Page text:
The welfare effects of discriminating between in-state and out-of ...

**The** **welfare** **effects** **of** **discrim inating**

**between** **in**-**state** **and** **out**-**of**-**state** students

Malte Hübner

(Sachverständigenrat zur Begutachtung der gesamtwirtschaftlichen Entwicklung)

Arbeitspapier 02/2009 *)

Juli 2009

*) Die Arbeitspapiere geben die persönliche Me**in**ung der Autoren wieder und nicht notwendigerweise die des Sachverständigenrates

zur Begutachtung der gesamtwirtschaftlichen Entwicklung.

**The** **welfare** **effects** **of** **discrim inating**

**between** **in**-**state** **and** **out**-**of**-**state** students

Malte Hübner ∗

German Council **of** Economic Experts †

This version: June 24, 2009

Abstract

This paper considers the decentralized fund**in**g **of** public universities **in** a federation

when students **and** graduates are mobile. In particular, I discuss whether

local governments should be given the right to differentiate tuition fees **between** **in****state**

**and** **out**-**of**-**state** students. I develop a model **of** decentralized decision mak**in**g

which allows me to draw conclusions ab**out** how such a price-discrim**in**ation affects

**welfare** **and** the number **of** students **in** a federation. It is shown that local governments

differentiate fees if allowed to do so **and** that this reduces the mobility

**of** students **and** federal **welfare**. To assess the impact **of** differentiated fees on the

number **of** students **in** the federation this paper extends previous work by endogeniz**in**g

the number **of** students. **The** model predicts that when differentiated fees

are used less **in**dividuals decide to attend university.

Keywords: fiscal federalism, fund**in**g **of** higher education, student mobility, tuition

fees, preferential tax regimes

JEL Classification: H42, H72, H71, I22

1 Introduction

S**in**ce the early 1990s, the share **of** private sources **in** the fund**in**g **of** higher education

**in**stitutions has risen **in** almost half **of** the OECD countries (Kärkkä**in**en 2006). Of-

∗ German Council **of** Economic Experts, Gustav-Stresemann-R**in**g 11, 65180 Wiesbaden, email:

malte.huebner@destatis.de. This work was undertaken while I worked at the University **of**

Mannheim. I thank Eckhard Janeba **and** Christ**in**a Kolerus for helpful comments **and** suggestions.

F**in**ancial support by the priority program 1142 ’Institutional Design **of** Federal Systems’ **of** the German

Research Foundation (DFG) is gratefully acknowledged.

† **The** views expressed **in** this Paper are those **of** the author **and** do not necessarily represent those **of**

the German Council **of** Economic Experts

1

ten, these additional private contributions are collected **in** the form **of** tuition fees. In

countries where higher education is provided decentrally tuition fees allow sub-national

governments to **in**troduce preferential fee regimes under which **out**-**of**-**state** students have

to pay higher tuition fees than **in**-**state** students.

**The**re are a number **of** examples show**in**g that such a price sett**in**g behavior is **in**deed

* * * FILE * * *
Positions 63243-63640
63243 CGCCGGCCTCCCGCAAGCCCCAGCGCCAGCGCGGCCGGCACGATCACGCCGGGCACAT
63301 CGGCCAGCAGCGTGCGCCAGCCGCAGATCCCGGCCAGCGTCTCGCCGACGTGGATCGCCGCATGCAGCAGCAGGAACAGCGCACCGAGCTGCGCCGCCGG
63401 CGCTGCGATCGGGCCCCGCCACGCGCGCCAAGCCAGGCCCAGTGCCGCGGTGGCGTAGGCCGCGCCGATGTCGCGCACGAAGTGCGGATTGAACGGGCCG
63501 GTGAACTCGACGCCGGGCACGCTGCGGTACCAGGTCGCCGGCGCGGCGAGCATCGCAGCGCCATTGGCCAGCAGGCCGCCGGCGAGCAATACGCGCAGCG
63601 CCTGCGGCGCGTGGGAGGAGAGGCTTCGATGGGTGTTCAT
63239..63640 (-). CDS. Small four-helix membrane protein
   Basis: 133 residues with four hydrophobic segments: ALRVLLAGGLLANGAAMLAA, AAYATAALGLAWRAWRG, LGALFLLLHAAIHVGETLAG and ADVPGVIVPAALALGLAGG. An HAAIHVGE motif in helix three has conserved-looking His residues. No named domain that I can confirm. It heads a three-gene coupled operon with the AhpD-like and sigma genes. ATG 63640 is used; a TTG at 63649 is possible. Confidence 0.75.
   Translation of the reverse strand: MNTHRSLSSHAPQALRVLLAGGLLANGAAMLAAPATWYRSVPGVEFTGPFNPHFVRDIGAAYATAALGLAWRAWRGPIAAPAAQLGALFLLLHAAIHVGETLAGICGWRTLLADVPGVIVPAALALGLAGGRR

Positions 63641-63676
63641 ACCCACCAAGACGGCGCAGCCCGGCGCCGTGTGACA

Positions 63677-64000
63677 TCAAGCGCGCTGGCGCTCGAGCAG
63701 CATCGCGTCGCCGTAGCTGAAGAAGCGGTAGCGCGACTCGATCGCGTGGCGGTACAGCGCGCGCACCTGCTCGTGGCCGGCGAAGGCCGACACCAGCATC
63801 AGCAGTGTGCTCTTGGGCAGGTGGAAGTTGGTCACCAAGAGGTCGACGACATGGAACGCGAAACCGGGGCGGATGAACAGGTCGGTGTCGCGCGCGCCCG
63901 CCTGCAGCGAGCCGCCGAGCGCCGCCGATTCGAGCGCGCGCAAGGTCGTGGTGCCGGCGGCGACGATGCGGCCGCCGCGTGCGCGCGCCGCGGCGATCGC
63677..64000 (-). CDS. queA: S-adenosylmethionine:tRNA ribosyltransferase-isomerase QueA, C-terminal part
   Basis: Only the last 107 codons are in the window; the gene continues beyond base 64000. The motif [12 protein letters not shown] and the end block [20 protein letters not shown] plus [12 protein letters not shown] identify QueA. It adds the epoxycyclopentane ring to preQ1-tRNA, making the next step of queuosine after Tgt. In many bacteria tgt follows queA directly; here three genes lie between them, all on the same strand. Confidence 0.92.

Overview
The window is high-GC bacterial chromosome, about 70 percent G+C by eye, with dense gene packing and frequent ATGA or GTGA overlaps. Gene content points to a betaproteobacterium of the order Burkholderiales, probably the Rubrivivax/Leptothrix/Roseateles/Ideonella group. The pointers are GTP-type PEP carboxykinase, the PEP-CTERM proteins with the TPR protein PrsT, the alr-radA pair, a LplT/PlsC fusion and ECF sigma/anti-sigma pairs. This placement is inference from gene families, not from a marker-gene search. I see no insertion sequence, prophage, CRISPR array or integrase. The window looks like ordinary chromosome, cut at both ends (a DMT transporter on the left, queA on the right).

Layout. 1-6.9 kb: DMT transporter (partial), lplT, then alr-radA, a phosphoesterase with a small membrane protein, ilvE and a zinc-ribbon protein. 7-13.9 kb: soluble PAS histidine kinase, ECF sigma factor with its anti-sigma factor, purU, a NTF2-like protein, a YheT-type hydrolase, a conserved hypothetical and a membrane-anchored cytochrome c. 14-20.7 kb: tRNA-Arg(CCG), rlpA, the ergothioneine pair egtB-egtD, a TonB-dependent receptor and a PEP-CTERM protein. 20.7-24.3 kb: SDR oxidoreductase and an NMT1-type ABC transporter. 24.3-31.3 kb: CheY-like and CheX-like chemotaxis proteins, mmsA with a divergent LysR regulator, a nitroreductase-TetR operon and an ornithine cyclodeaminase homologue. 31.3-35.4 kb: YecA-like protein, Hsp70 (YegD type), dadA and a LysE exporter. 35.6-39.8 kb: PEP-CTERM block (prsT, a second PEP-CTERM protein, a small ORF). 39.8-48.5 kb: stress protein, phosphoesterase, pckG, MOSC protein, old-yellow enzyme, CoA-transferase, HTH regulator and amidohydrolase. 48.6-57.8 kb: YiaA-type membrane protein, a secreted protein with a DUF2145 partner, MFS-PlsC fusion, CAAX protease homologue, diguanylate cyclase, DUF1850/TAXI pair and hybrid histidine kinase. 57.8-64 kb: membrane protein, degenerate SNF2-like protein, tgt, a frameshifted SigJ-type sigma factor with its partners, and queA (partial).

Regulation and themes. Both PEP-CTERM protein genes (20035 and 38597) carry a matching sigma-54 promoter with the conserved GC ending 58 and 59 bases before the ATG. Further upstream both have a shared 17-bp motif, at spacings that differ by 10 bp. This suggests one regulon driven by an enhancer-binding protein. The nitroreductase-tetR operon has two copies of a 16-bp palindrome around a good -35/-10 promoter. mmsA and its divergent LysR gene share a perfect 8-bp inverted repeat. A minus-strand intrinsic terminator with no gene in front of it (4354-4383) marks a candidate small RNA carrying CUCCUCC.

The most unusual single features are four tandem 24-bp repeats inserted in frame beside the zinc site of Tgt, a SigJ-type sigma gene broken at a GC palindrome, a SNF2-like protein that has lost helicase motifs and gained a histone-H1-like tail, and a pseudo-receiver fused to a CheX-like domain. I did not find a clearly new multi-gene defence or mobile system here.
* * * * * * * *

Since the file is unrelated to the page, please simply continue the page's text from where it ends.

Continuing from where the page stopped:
used **in** practice. In the U.K. a preferential fee regime is effectively **in** place as Scotl**and**

exempts most Scottish students from a tuition fee 1 . In Germany, some **of** the **state**s

(Länder) have recently **in**troduced tuition fees. Other German **state**s, fear**in**g an **in**flow

**of** students, now ponder the **in**troduction **of** tuition fees only for **out**-**of**-**state** students.

However, there is still considerable legal uncerta**in**ty ab**out** whether such a pric**in**g scheme

is **in** accordance with the constitution (Pieroth 2007). **The** issue **of** preferential fee

regimes is particularly prevalent **in** the U.S. In the academic year 2007/2008 average

tuition fees for **out**-**of**-**state** students (nonresidents) at **state** universities amounted to

13.183 USD while average fees for **in**-**state** students at **state** universities were only 5.201

USD (Wash**in**gton Higher Education Coord**in**at**in**g Board 2008).

**The** **welfare** **effects** **of** preferential fee regimes are potentially ambiguous. On the one

h**and**, some observers fear that preferential fee regimes reduce the mobility **of** students

**and** thus overall **welfare** (Lang 2005). On the other h**and**, charg**in**g higher fees from

**out**-**of**-**state** students might help to reduce the **in**centives **of** sub-national governments to

underprovide higher education that arise from the possibility to free-ride on the expenditure

**of** other jurisdictions (Justman **and** Thisse 1997). Given that the legitimacy **of**

preferential fee regimes is currently ambiguous **in** some countries **and** awaits clarification

by legal- or political decision makers, identify**in**g the **welfare** **effects** **of** preferential fee

yields important policy recommendations.

This article develops a formal model to explore how a system **in** which local governments

are allowed to differentiate tuition fees **between** **in**- **and** **out**-**of**-**state** students

performs relative to a system **in** which such a discrim**in**ation is not allowed. Performance

is measured **in** terms **of** overall **welfare** **of** the population, the number **of** students **in** the

federation **and** the quality **of** universities.

**The** model considers a federation **in** which **state** governments provide university education

to their citizens. Universities are funded **out** **of** public **and** private sources. Public